The USDA, local extension services, and the American Community Gardening Association offer plenty of resources for anyone looking to start a community garden. Don’t be intimidated by the breadth of information available to you, this is the perfect time to collaborate with members of your community! The first step is to talk to your neighbors, see if there’s a need for a community garden, and discuss what type of garden will meet the needs of your community.

To learn more about sustainability, check out: 

Start a Climate-Friendly Victory Vegetable Garden Today!
The Western Diet, Disastrous for the Environment
Eco Friendly Gift Guide for the Kitchen
6 Ways to Conserve Water with Your Diet

Written by Cara Joseph, Dietetic Intern, with Sharon Palmer, MSFS, RDN

Photos by Sharon Palmer, MSFS, RDN

References: 

Feeding America. (n.d.) Corporate food donations. Retrieved from: https://www.feedingamerica.org/ways-to-give/corporate-and-foundations/product-partner

Feeding America. (n.d.). Food bank network. Retrieved from: https://www.feedingamerica.org/our-work/food-bank-network

Feeding America. (n.d.) The impact of coronavirus on food insecurity. Retrieved from: https://www.feedingamerica.org/research/coronavirus-hunger-research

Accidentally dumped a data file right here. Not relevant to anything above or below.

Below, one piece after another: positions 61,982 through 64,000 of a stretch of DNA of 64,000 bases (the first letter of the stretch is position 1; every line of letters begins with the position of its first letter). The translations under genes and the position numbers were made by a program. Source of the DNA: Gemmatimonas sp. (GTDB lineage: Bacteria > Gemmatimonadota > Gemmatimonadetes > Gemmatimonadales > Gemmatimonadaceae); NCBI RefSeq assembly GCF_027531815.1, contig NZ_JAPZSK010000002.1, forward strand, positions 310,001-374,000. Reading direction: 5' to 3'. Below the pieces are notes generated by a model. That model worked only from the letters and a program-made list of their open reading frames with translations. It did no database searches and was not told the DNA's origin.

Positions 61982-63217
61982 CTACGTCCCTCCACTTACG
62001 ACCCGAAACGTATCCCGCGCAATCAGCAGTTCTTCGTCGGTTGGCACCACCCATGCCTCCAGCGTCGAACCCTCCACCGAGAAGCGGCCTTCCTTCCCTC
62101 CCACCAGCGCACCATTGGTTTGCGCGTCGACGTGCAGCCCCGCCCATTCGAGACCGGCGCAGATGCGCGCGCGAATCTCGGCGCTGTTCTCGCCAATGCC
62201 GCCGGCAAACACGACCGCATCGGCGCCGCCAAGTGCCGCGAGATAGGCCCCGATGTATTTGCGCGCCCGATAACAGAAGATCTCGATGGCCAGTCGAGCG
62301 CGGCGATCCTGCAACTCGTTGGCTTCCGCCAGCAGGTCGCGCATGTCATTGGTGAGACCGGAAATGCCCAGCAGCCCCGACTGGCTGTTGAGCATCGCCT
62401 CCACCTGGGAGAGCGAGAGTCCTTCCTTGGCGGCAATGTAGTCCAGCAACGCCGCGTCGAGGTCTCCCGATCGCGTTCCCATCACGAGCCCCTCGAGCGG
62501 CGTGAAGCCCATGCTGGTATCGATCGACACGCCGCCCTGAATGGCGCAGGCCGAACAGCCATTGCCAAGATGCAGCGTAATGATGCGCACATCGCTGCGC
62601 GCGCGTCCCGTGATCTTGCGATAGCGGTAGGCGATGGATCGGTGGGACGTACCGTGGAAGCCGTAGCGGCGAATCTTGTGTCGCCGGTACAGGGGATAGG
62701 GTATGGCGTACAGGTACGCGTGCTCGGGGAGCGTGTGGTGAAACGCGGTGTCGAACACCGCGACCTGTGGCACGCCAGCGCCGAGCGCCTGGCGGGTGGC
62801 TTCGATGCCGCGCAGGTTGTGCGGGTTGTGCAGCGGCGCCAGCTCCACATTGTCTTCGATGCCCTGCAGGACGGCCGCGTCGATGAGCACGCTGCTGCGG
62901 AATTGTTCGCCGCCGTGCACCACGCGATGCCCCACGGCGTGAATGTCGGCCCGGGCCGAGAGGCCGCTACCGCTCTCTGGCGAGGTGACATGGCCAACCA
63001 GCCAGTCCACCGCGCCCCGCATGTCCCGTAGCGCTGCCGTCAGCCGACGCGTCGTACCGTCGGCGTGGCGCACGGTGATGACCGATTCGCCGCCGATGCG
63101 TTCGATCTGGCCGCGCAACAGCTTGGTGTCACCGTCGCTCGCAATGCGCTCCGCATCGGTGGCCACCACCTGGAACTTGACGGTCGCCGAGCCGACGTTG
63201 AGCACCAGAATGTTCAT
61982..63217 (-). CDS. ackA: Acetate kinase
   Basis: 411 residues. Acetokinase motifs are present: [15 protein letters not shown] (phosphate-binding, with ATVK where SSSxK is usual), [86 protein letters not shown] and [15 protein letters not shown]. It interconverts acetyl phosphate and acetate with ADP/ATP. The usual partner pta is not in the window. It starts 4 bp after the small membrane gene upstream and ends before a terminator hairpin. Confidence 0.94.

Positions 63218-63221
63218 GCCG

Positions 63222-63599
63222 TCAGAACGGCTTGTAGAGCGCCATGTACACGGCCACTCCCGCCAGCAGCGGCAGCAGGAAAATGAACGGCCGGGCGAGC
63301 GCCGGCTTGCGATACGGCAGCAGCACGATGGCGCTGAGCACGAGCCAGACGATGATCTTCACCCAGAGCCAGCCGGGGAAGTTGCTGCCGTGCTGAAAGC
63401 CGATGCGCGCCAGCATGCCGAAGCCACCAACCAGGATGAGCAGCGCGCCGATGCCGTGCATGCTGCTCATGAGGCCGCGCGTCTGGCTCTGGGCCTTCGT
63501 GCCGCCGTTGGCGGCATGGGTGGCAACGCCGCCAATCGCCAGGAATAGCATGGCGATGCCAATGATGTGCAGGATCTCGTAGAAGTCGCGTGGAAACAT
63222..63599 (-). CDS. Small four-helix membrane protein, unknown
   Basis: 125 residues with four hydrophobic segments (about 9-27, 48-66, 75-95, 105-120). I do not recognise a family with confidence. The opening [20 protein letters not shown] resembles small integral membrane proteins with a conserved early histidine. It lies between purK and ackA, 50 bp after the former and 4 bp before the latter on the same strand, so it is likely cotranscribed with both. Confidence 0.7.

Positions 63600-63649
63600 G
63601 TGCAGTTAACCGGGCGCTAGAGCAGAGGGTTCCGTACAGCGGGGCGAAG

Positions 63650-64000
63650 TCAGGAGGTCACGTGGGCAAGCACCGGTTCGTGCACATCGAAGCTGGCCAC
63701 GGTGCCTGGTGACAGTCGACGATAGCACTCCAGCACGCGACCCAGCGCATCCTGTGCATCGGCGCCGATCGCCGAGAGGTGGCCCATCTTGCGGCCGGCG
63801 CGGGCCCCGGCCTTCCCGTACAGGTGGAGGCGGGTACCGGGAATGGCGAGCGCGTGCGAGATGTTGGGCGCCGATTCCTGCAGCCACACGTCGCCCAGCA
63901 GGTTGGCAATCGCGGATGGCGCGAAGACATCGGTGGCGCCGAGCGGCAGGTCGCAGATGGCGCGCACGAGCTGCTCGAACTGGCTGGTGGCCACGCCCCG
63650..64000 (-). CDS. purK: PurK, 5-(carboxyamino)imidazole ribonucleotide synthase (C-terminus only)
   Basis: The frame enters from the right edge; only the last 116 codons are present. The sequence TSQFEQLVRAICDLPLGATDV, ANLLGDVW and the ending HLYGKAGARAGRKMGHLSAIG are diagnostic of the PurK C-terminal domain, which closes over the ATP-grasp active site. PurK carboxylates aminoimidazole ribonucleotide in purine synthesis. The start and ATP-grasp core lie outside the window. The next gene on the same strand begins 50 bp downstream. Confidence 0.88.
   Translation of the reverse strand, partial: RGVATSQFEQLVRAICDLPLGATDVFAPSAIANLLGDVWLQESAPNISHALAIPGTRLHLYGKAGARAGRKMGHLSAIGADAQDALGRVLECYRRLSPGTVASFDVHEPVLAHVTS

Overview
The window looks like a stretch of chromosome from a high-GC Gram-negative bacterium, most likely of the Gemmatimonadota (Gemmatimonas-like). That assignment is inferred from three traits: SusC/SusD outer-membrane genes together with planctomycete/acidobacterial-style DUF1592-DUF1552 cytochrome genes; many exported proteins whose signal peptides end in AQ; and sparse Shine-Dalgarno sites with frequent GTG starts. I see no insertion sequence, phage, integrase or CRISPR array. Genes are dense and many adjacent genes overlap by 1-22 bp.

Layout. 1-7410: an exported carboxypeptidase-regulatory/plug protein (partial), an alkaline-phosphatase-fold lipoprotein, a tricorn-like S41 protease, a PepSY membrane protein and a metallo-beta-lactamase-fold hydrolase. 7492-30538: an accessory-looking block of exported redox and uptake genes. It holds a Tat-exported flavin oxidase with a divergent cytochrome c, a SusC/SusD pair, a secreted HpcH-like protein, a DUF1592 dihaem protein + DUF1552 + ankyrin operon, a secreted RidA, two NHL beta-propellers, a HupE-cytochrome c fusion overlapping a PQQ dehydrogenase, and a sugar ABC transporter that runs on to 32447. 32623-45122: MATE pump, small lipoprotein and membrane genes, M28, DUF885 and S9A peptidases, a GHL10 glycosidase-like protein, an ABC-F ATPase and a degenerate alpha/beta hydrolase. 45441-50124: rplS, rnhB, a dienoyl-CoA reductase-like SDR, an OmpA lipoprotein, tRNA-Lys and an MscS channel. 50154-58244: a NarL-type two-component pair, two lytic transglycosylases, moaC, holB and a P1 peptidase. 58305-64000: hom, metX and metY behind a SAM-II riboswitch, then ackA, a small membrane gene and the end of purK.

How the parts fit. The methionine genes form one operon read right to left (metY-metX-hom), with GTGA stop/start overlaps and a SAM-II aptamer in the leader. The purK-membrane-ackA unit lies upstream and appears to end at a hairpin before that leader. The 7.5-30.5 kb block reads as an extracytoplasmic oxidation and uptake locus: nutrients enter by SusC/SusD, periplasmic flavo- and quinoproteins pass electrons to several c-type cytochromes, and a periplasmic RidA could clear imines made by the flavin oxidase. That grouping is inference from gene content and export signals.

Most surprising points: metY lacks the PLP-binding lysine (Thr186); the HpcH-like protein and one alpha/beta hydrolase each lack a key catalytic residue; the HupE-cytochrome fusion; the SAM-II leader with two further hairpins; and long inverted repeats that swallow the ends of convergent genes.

National Agricultural Library (n.d.) Community gardening. Retrieved from: https://www.nal.usda.gov/legacy/afsic/community-gardening

National Agricultural Library. (n.d.) Community Supported Agriculture. Retrieved from: https://www.nal.usda.gov/legacy/afsic/community-supported-agriculture 

National Institute of Food and Agriculture. (n.d.). Extension. Retrieved from: https://www.nifa.usda.gov/about-nifa/how-we-work/extension

Natural Resources Conservation Service Plant Materials Program. (n.d.) Community gardens. Retrieved from: https://www.nrcs.usda.gov/wps/portal/nrcs/detail/plantmaterials/technical/publications/?cid=stelprdb1044310